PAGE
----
The Thoughtful Filmmaker – Pace News | Episode Movies

Julian Clark ’25 has long been fascinated by religion and the role it plays in the lives of both individuals and groups. Raised in the Methodist and Baptist churches, Julian began to think deeply about the endless source of increasingly complex issues surrounding religion. Eventually he combined that curiosity with another strong interest of his – film – and directed a film with the title as a student The hour in between, which Julian describes as “an alternative look at the concept of purgatory and the self-expressing presumption of the ego”. The film premiered in July 2021 and grossed $500 for Mental Health America.

Arriving at Pace a few months later, Julian planned to pursue his interest in film even further, specializing in film and screen studies while planning to use New York City as the ultimate filmmaking backdrop. Nonetheless, the appeal of religious studies remained strong. In his freshman semester, Julian took a course called Introduction to the Study of Religion, taught by Philosophy and Religious Studies Assistant Professor Daniel Barber, PhD. In class, Julian was able to further explore ideas about how to approach religious studies. He was also interested in the concept of religious education centered around material goods and the way religions evolve over time to meet the needs of the present moment.

“Religions are and will continue to be made and corrected based on the needs of the current era,” says Julian. “Christianity has evolved dramatically from what it was in the past – reflecting the lives of people today. I wanted to explore the origins of belief, how these practices meet the needs of the present, to understand how they were adapted in the past to meet the needs of the past.”

I wanted to explore the origins of belief, how these practices meet the needs of the present, to understand how they were adapted in the past to meet the needs of the past.”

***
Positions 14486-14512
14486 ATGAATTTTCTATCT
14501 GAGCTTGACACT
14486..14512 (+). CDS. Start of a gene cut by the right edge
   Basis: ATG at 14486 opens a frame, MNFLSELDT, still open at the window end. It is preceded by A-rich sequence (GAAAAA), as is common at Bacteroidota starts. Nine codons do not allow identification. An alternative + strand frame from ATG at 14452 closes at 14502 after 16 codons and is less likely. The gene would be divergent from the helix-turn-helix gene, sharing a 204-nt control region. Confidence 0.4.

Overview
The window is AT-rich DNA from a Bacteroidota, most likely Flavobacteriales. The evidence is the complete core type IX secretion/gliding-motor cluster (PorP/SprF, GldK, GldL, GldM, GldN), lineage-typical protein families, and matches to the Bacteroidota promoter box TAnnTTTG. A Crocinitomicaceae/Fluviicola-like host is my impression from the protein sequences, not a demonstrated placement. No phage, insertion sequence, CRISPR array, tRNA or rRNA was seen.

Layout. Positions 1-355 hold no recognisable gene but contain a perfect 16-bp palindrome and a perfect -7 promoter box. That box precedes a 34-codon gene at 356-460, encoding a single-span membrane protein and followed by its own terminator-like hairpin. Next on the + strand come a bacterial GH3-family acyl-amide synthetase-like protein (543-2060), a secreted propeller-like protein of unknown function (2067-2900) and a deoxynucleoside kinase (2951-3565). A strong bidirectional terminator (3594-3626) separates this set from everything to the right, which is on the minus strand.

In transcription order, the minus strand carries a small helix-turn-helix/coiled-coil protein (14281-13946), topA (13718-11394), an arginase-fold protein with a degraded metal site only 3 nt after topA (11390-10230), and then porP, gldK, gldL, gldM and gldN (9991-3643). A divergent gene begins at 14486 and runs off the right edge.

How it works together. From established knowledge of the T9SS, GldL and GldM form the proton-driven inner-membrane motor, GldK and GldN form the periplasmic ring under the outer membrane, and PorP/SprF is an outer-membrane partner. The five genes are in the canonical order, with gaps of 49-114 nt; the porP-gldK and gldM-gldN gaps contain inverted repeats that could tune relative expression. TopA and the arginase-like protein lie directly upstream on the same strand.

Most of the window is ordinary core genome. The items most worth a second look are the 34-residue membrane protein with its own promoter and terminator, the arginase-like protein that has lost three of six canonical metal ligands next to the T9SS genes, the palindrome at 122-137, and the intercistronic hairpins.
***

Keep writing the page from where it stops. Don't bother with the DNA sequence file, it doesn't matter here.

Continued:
Julian’s appetite for further exploration of these subjects naturally coincided with his interest in film. After discussing his ideas with Barber – who helped him solidify his focus and provided further research recommendations – Julian developed a research proposal and was successfully accepted into the Provost’s summer 2022 undergraduate faculty research program.

his project Religion and Non-Fiction Filmmaking: The Fallacy of “Accurate Representation”, examines the relationship between faith and films. As Julian found – both through filming in New York City and through intensive study by religious and film scholars from Trinh Minh-Ha to Jean-Luc Godard to Talal Asad – this relationship is bound to be strained, as faith is an unattainable task for filmmakers to fully capture them. Julian likened it to an unspoken violation of a moral code.

“I began to realize that there was no real way to document a participant’s experience without violating a moral code. This idiosyncratic connection is something you, as a foreigner, will never really be able to grasp the truth of a person’s relationship to these beliefs – especially with something like religion, which is so incredibly personal and so complex with one so common social context is connected. that in the end it leads to those who are looking for it diligently making films.”

Julian’s experiences culminated in an academic research project in which he examines this relationship in great detail – and the ways in which religious connectedness can and cannot be captured on film. As well as potentially submitting the work for scholarly publication, the experience has redefined his approach to filmmaking as well as his pace experience for the future – fittingly, Julian now has a dual degree in Film and Film Studies and Philosophy and Religious Studies.

As he pursues both his college and filmmaking careers, he hopes to use what he has learned from his experiences and research to push and explore boundaries in the unique space where filmmaking and religious studies coexist.

“The research really inspired me to dig deeper and not just look at the emergence of religion, but to think about belief as a unique social experience,” Julian said. It changed the way I will film in the future.”

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